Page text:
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Siddhartha’s Search for Inner Peace

Siddhartha’s Conflicts

Hermann Hesse’s Siddhartha tells the story of a young man who sets out in search of his true self. Throughout the novel, Siddhartha continues to search for the true meaning of life. He sacrifices everything, almost to the point of self-destruction, before finding what he is really looking for. The element of conflict helps build the plot and leads to the turning point, Siddhartha’s discovery. Siddhartha faces conflicts with his peers, his religion, and himself.

Siddhartha has several conflicts between himself and his peers. Despite Govinda’s love and adoration, Siddhartha knows that he must tell his friend to move on. Siddhartha also meets Kamala, who lessens his character by teaching him to gamble and lust. Siddhartha also encounters Vasudeva, the ferryman, who teaches Siddhartha to listen to the river’s voices. Throughout his journey, Siddhartha faces conflicts with his peers.

Siddhartha also struggles from a religious conflict. He begins his life as a Brahmin, but because of his dissatisfaction, left the religion in hope of finding something more. As a result, Siddhartha becomes a Samana, though later realizing that spirit alone cannot bring complete fulfillment. Finally, Siddhartha escapes from structured religion, discovering his fulfillment and happiness. Siddhartha ultimately solves this recurring dilemma.

Siddhartha’s final conflict remains an internal struggle. Dissatisfied and determined, Siddhartha searches to fill his spiritual void. Despite his many failed attempts, he refuses to give up. Nothing seems to completely fulfill him until meeting Vasudeva and listening to the river. Though this internal conflict continues through the majority of the novel, the main character finally finds a solution.

Siddhartha: The Journey for Inner Peace and Happiness

Siddhartha by Hermann Hesse is about a man’s journey to find inner peace and happiness. He first decides to try to seek peace by following the Samanas, holy men. Then he seeks happiness through material things and pleasures of the body. After this path fails to provide him with the peace for which he searches, he follows Buddha but soon realizes that Buddha’s teaching will not lead him to his goal. Siddhartha finally finds peace when Vasudeva, the ferryman, teaches him to listen to the river.

Hermann Hesse was a German author and poet born in 1877. Both his parents and grandparents were missionaries. His Grandparents were missionaries in China and India-thus began his fascination with the Oriental and Indian culture. “From the time I was a child, I breathed in and absorbed the spiritual side of India just as deeply as Christianity” (Ziolkowski 147). His parents’ piety had a great impact on him as well as his exposure to oriental culture (Baumer 23). This fascination led to his study of oriental philosophies and literature.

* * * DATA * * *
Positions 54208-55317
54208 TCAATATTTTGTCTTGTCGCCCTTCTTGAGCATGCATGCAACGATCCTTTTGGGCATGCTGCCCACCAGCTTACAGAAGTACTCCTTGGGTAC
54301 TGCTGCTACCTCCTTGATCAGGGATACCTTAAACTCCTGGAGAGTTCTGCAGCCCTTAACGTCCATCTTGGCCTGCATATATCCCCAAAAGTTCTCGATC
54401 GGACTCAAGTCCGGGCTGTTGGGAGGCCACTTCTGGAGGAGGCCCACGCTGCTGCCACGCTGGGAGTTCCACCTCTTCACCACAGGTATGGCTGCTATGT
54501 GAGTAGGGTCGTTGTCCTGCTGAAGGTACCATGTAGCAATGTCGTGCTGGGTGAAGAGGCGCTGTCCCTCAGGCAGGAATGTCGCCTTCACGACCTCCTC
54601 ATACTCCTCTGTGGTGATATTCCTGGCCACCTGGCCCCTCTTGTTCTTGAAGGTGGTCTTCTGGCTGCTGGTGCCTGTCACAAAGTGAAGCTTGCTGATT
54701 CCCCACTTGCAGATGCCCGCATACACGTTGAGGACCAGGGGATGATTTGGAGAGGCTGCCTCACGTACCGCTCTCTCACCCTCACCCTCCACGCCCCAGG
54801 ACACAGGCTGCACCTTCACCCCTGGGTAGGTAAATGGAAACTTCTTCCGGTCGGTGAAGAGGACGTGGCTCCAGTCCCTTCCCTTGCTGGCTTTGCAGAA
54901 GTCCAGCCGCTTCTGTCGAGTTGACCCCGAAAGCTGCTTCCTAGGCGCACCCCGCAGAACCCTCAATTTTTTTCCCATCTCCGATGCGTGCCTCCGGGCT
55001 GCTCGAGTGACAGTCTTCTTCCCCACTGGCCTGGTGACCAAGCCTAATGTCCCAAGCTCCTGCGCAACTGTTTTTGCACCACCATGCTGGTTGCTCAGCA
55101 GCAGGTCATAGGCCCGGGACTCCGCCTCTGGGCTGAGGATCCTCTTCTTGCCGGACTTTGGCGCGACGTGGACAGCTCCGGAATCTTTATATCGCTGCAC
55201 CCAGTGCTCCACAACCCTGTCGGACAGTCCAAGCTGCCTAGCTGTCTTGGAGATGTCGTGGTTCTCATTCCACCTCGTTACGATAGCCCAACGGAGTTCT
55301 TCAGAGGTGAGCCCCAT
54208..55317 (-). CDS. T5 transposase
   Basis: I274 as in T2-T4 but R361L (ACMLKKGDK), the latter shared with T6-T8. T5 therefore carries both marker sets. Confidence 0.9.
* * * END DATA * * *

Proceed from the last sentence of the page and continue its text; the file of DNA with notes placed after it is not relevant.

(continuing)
From 1911 until 1912 he traveled in India “in search of peace and timelessness beyond the world of western man” (Archie 5). He experienced disappointment, however, because the India that had for so long fascinated him was now “too much profaned by commercial efficiency” (Baumer 44). Soon he realized that “the peace he was seeking and the India he was seeking were not to be reached by ship or train” (Baumer 44). There was some benefit that came from his journey to India, though-he had the inspiration for Siddhartha on this journey.

Hesse uses triadic rhythm to tell the story of Siddhartha (Ziolsowski 54). Siddhartha goes through three stages. The first is the…

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…ies the path of the Buddha, but this path also fails to lead him to the secret of inner peace. In one last attempt to reach the third level and achieve peace, Siddhartha goes to the river to learn its secrets. By learning the secrets that the river holds within its depths, Siddhartha finally reaches the level of totality (Ziolkowski 58).

Works Cited

Archie, John G. “Hermann Hesse’s Siddhartha: An Open Source Reader” January, 2006. Web 27 April 2025.

Baumer, Franz. Hermann Hesse. New York: Frederick Ungar Publishing Co., 1970.

Field, G.W. Hermann Hesse. Boston: Twayne Publishers, 1970.

Hesse, Herman. Siddhartha. Dover Publications, 1998.

Ziolkowski, Theodore. The Novels of Hermann Hesse: A Study in Theme and Structure. Princeton: Princeton University Press, 1965.

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